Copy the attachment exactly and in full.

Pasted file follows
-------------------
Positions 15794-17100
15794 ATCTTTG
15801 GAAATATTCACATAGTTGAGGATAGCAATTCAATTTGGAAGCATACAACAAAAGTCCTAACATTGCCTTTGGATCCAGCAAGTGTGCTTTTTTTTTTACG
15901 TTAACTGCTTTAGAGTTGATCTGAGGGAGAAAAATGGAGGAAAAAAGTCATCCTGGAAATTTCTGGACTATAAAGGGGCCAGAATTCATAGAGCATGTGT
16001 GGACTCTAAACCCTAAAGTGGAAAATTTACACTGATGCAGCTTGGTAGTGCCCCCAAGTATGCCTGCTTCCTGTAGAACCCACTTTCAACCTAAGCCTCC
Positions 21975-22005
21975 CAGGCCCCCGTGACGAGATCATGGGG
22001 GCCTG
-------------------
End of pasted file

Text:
Positions 15794-17100
15794 ATCTTTG
15801 GAAATATTCACATAGTTGAGGATAGCAATTCAATTTGGAAGCATACAACAAAAGTCCTAACATTGCCTTTGGATCCAGCAAGTGTGCTTTTTTTTTTACG
15901 TTAACTGCTTTAGAGTTGATCTGAGGGAGAAAAATGGAGGAAAAAAGTCATCCTGGAAATTTCTGGACTATAAAGGGGCCAGAATTCATAGAGCATGTGT
16001 GGACTCTAAACCCTAAAGTGGAAAATTTACACTGATGCAGCTTGGTAGTGCCCCCAAGTATGCCTGCTTCCTGTAGAACCCACTTTCAACCTAAGCCTCC
Positions 21975-22005
21975 CAGGCCCCCGTGACGAGATCATGGGG
22001 GCCTG